- The decision to go without “Question Hour” during the Monsoon Session of Parliament, has evoked serious concerns about the democratic functioning of the institution. Question Hour is not only an opportunity for the members to raise questions, but it is a parliamentary device primarily meant for exercising legislative control over executive actions.
Value Edition for Mains: These are democratic rights members of Parliament have enjoyed even under colonial rule. “The sad part is that this right is being denied to the elected representatives of Independent India, by the present government,”
Back to Basics
About Question Hour
- Generally, the first hour of a sitting of Lok Sabha is devoted to the Questions and this hour is called the Question Hour.
- During the Question Hour Members of Parliament ask questions of ministers and hold them accountable for the functioning of their ministries.
- The questions that MPs ask are designed to elicit information and trigger suitable action by ministries.
Importance of Question Hour
- Question Hour is not only an opportunity for the members to raise questions, but it is a parliamentary device primarily meant for exercising legislative control over executive actions.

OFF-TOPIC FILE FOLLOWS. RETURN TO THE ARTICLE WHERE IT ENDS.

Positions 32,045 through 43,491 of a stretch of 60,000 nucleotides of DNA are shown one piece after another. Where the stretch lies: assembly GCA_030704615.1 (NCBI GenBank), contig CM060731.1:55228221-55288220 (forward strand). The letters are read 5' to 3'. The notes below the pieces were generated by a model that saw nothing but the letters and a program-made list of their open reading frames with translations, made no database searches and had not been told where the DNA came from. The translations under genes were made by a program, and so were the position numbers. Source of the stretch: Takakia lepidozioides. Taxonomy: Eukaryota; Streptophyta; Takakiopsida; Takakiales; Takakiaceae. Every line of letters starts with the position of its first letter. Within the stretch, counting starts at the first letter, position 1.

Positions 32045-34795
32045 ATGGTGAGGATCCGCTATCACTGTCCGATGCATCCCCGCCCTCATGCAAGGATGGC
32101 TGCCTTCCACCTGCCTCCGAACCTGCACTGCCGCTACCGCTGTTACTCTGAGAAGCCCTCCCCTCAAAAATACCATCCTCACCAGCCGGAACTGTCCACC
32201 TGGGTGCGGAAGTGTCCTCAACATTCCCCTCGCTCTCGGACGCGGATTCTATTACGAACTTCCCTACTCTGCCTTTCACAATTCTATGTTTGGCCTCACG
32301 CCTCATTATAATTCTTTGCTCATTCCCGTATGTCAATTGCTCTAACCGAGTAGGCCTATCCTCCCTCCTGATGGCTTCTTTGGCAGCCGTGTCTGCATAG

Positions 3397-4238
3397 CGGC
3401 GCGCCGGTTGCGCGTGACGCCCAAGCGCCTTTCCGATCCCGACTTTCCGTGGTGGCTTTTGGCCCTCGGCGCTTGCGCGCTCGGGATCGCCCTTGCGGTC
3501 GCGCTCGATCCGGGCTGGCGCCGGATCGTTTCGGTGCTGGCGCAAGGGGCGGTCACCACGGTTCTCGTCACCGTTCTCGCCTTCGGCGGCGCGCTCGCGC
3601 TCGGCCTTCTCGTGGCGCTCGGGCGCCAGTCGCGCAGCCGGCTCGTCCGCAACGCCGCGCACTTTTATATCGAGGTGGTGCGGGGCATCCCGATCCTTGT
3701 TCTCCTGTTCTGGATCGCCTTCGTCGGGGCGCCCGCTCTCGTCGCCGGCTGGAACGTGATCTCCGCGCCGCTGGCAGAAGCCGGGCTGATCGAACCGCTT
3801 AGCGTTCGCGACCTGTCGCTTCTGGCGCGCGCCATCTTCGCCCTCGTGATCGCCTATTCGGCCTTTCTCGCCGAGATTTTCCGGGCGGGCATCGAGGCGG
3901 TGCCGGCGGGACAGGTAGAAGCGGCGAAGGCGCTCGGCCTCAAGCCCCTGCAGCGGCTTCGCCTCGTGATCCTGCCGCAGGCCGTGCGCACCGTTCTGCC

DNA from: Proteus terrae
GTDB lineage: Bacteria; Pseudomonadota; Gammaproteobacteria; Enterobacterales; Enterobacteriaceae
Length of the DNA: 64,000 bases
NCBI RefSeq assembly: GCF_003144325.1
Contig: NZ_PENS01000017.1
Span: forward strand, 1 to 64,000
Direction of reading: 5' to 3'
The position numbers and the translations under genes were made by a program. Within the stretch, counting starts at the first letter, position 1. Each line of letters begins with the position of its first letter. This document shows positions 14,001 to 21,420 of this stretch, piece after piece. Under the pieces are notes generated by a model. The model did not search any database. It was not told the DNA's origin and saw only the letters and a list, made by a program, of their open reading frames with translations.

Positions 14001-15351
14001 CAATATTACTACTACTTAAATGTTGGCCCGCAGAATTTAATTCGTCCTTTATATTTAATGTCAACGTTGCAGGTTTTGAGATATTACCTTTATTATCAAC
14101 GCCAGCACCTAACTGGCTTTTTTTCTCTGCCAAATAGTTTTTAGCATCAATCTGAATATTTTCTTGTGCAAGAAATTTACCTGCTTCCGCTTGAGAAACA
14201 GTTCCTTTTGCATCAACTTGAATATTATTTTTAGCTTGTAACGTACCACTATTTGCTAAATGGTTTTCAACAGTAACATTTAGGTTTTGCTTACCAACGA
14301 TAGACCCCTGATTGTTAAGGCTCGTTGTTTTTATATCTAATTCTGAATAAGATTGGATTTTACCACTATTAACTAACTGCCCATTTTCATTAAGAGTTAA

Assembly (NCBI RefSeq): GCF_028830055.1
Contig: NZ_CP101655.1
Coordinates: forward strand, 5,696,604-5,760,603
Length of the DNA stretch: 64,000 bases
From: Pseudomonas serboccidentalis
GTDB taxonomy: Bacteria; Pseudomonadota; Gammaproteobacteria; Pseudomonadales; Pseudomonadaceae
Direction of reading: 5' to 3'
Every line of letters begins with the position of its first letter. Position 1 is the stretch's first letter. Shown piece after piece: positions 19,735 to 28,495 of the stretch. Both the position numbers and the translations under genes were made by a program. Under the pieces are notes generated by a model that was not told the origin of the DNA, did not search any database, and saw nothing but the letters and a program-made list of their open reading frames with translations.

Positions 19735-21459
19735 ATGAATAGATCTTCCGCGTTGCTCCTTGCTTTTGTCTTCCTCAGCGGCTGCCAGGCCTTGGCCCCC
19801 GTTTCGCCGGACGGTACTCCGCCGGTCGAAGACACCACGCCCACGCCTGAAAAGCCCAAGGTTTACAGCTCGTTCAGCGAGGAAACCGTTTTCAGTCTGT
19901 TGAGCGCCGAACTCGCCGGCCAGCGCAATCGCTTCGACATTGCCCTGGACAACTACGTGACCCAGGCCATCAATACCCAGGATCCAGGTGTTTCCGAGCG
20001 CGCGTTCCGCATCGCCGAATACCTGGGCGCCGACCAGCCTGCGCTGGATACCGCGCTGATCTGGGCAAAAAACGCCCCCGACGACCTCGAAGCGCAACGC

- The government’s actions erode the constitutional mandate of parliamentary oversight over executive actions as envisaged under Article 75 (3) of the Indian Constitution.
The right to question the executive has been exercised by members of the House from the colonial period.
- The first Legislative Council in British India under the Charter Act, 1853, showed some degree of independence by giving members the power to ask questions to the executive.
- Later, the Indian Council Act of 1861 allowed members to elicit information by means of questions.
- The Indian Council Act, 1892, which formulated the rules for asking questions including short notice questions.
- The next stage of the development of procedures related to questions came up with the framing of rules under the Indian Council Act, 1909, which incorporated provisions for asking supplementary questions by members.
- The Montague-Chelmsford reforms brought forth a significant change in 1919 by incorporating a rule that the first hour of every meeting was earmarked for questions.
- In 1921, there was another change. The question on which a member desired to have an oral answer, was distinguished by him with an asterisk, a star. This marked the beginning of starred questions.